Each week, our experts answer readers’ queries related to the division of assets, will, succession and more. Here are this week’s estate planning dilemmas from our readers.

My father has self-acquired as well as ancestral property. He’s alive and is writing a will in which he is naming only my brother as a beneficiary, not me. Can he will both the self-acquired and ancestral properties to my brother? — Ritu Sarin


Your father can only give the self-acquired property to anyone he wants in his will, not the ancestral property. Both you and your brother have an equal right over the ancestral property by virtue of your birth, as per the Hindu Succession (Amendment) Act, 2005.

Also read:
Legal and inheritance rights of children, spouses, heirs and nominees

We are a team of food enthusiasts who have recently shut our restaurant business due to heavy losses. We still have to repay our debts to vendors and family members. Can you suggest how we can repay the money without affecting our relationship with them? — Ramkeerthan


The first step for all the team members should be to find jobs or other sources of income at the earliest. At the same time, you should write to all the people you owe money, reassuring them that you have every intention of repaying the debt, and also set a realistic time frame within which you will try to return it in easy instalments.

As an act of good faith and depending on the amount you owe to the people, all team members should list their existing financial assets, such as gold, insurance policies, mutual funds or furniture, that can either be sold or monetised. The money thus collected should be repaid in the order of priority as you seem fit. Once all members have found jobs, start repaying them from the money you can spare as per the timeframe you have set.

5 common doubts about writing a will resolved

​What is a will?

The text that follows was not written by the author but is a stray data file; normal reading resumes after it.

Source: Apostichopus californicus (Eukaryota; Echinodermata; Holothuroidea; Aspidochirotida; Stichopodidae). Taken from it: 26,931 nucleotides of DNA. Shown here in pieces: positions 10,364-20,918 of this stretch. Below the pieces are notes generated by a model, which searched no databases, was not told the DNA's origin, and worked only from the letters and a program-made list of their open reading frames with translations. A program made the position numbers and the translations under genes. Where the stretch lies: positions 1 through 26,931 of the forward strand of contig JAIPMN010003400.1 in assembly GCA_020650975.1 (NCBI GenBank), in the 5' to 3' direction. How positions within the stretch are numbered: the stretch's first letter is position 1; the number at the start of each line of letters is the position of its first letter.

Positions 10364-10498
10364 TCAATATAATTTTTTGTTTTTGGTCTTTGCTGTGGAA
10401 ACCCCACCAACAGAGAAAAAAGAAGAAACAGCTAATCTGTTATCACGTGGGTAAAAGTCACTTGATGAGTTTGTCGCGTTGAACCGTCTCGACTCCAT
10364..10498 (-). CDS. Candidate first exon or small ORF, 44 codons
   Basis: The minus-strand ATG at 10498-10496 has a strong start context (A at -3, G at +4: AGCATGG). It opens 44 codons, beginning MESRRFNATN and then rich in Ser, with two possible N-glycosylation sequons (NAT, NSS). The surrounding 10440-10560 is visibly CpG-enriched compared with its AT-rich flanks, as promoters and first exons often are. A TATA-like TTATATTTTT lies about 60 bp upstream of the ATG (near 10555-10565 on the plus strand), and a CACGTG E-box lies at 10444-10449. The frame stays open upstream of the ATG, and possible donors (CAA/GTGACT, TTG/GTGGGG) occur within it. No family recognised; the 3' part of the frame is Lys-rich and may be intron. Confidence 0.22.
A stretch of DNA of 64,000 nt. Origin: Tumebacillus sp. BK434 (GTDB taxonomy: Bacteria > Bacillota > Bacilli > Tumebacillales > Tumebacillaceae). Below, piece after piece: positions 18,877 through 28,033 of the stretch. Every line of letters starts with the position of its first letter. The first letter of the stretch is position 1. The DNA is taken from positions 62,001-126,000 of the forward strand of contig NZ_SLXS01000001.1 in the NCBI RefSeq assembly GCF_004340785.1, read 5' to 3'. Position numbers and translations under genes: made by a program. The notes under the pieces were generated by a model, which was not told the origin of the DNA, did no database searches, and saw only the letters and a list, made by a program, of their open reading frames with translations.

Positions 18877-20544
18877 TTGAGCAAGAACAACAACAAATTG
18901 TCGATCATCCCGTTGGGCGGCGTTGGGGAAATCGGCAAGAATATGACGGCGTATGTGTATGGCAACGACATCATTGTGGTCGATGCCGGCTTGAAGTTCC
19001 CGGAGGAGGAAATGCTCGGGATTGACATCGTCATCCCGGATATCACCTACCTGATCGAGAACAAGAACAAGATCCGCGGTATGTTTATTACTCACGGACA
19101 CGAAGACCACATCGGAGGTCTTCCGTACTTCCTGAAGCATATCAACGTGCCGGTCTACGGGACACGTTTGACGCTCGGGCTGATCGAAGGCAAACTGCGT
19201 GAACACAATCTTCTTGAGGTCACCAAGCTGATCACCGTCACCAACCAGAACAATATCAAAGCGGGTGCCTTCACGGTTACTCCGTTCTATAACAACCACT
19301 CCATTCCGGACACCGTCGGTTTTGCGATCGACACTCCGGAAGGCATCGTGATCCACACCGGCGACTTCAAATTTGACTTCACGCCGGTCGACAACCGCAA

A Will is a document written by a living person stating his/her wishes to be executed after his/her death. You can simply write the will on a piece of paper, listing all your beneficiaries, assets and how you want them distributed. However, even a simple will can have hidden complexities and the inherent ambiguity may lead to legal battles, disputes and long-lasting bitterness among families.

There couldn’t be a more suitable time, what with the surrounding uncertainty and gloom, to not just write your will but also clear any doubts you have had on the same. Here are 5 questions you need to know the answers to or those that commonly trouble the minds of those planning their estates and creating wills.

I am 30 years old and lost my job in Delhi last year due to the Covid-19 pandemic. I was staying with my parents, but my father retired and moved to his home town. I have been unable to find a job since then and am being forced to stay with my aunt in another city while my father funds my basic needs. He can easily rent or buy a house for me in Delhi so that I can stay there and look for a job, but he refuses to do so. What should I do? — Vinay Saxena


Your parents have fulfilled their duty in educating you and enabling you to find a job and support yourself financially. Beyond this, they have no legal obligation to fund your needs, but are continuing to do so because they love you. If your father doesn’t want to rent or buy a house for you, he is fully entitled to do so as he may need the money to fund his own retirement. It is up to you to upgrade your skills and find a job instead of pestering your parents.

Disclaimer: The responses are based on limited facts provided by the queries. It is advisable to consult a legal practitioner after presenting full facts and documents. Responses should not be considered as legal advice in any manner whatsoever.

Read more: EconomicTimes

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